Costs and benefits of group living are a fundamental topic in behavioural ecology. Resource availability affects individuals’ breeding prospects alone and in groups, as well as how reproduction is distributed within groups (“reproductive skew”). Here, we provide correlational evidence in facultatively social thrips that breeding resources are associated with (1) whether solitary or social living is favoured, and (2) the degree of ovarian skew. Dunatothrips aneurae (Thysanoptera, Phlaeothripidae) cooperatively build silk “domiciles” on Australian Acacias, feeding exclusively from internal phyllode surfaces. Per capita productivity scaled differently with group size depending on domicile volume - females in small domiciles did better alone than in groups, whereas in large domiciles single and group-nesting females did equally well. Ovarian dissections revealed that in small domiciles some females were nonreproductive, indicating ovarian (i.e. reproductive) skew. Skew increased as domicile size decreased and group size increased. Breeders had smaller oocyte volume in smaller domiciles, especially those containing nonreproductives. These findings suggest group formation and reproductive skew in D. aneurae may be influenced by reproductive competition for breeding resources. Nonreproductive females in small domiciles may be reproductively suppressed, subfertile, or accumulating resources to reproduce.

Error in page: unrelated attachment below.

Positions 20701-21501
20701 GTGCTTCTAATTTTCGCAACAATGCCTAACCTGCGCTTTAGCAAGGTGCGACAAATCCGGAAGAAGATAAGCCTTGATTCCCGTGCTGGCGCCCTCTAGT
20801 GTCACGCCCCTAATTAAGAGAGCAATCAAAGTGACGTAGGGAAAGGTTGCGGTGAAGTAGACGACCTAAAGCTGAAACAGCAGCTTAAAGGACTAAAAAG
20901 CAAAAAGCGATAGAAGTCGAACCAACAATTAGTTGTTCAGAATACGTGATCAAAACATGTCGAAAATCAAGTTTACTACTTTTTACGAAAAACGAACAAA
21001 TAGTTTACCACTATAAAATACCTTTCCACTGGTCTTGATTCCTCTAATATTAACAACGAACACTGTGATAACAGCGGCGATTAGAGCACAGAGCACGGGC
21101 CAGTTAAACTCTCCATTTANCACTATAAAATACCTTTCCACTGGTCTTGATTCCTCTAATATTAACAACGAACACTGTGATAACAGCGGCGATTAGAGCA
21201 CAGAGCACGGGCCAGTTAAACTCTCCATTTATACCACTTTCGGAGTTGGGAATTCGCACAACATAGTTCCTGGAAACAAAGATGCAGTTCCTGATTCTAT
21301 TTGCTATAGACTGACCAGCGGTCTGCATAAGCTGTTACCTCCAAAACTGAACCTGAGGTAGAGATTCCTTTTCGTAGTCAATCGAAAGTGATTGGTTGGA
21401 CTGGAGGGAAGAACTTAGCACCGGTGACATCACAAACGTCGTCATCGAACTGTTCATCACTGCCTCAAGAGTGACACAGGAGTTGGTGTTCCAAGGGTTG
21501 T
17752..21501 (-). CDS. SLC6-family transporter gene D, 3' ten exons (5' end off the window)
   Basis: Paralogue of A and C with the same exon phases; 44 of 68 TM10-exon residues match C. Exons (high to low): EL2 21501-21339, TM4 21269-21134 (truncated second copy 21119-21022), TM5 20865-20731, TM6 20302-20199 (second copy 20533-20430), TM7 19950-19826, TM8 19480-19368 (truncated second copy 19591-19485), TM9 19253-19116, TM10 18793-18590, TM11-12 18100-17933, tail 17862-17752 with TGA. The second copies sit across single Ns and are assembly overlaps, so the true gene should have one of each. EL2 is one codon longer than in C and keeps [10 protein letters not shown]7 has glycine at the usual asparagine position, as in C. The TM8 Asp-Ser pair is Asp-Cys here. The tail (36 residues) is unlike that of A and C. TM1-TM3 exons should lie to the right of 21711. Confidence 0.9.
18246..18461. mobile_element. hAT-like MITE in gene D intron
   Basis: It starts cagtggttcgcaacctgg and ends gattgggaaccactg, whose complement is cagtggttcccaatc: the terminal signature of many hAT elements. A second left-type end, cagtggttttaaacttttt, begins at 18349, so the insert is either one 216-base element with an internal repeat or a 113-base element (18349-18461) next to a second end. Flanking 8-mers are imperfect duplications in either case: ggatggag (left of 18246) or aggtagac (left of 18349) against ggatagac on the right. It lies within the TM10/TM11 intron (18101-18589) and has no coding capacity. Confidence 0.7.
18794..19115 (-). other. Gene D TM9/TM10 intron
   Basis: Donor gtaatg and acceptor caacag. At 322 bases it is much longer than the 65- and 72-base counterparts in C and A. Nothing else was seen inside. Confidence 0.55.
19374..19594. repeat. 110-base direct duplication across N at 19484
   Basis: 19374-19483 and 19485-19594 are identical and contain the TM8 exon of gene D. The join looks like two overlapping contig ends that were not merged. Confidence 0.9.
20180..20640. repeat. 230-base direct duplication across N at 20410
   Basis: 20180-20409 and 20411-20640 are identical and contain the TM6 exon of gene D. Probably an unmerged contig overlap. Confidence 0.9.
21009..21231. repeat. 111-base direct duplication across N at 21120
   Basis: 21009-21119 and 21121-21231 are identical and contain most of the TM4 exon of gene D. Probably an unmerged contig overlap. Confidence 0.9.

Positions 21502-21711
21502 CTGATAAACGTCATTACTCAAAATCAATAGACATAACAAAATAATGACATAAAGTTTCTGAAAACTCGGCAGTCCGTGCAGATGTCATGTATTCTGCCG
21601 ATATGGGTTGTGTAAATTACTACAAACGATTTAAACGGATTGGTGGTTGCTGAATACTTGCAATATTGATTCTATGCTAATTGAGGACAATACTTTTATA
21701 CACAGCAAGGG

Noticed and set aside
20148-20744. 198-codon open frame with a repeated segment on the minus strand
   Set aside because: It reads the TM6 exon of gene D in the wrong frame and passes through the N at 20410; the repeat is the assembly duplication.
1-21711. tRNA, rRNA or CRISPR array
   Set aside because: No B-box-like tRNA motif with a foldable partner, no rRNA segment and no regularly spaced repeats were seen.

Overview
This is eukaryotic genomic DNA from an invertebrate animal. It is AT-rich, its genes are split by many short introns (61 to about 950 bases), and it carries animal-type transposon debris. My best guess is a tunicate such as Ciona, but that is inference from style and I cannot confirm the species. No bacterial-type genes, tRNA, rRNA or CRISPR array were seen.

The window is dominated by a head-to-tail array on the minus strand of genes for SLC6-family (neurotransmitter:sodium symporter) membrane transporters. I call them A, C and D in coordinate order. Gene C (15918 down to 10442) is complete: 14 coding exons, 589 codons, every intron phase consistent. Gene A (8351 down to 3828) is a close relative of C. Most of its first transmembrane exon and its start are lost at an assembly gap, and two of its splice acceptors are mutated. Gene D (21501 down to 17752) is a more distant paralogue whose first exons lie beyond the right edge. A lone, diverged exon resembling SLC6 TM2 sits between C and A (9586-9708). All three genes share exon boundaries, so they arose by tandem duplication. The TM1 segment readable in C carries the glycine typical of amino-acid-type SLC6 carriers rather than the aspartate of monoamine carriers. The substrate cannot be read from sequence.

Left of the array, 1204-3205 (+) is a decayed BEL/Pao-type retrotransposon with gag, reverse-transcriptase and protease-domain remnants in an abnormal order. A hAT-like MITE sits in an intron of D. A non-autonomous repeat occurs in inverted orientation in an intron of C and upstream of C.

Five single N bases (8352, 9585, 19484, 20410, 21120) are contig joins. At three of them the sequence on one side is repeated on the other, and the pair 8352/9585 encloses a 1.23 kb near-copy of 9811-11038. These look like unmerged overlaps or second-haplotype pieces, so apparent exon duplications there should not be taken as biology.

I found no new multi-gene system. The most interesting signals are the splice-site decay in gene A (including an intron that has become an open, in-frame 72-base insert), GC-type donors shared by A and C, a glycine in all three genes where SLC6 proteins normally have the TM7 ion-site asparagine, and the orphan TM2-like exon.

Gilbert, J. D., Wells, A., & Simpson, S. J. (2018). Skew in ovarian activation depends on domicile size in phyllode-glueing thrips. Scientific reports, 8(1), https://doi.org/10.1038/s41598-018-21635-z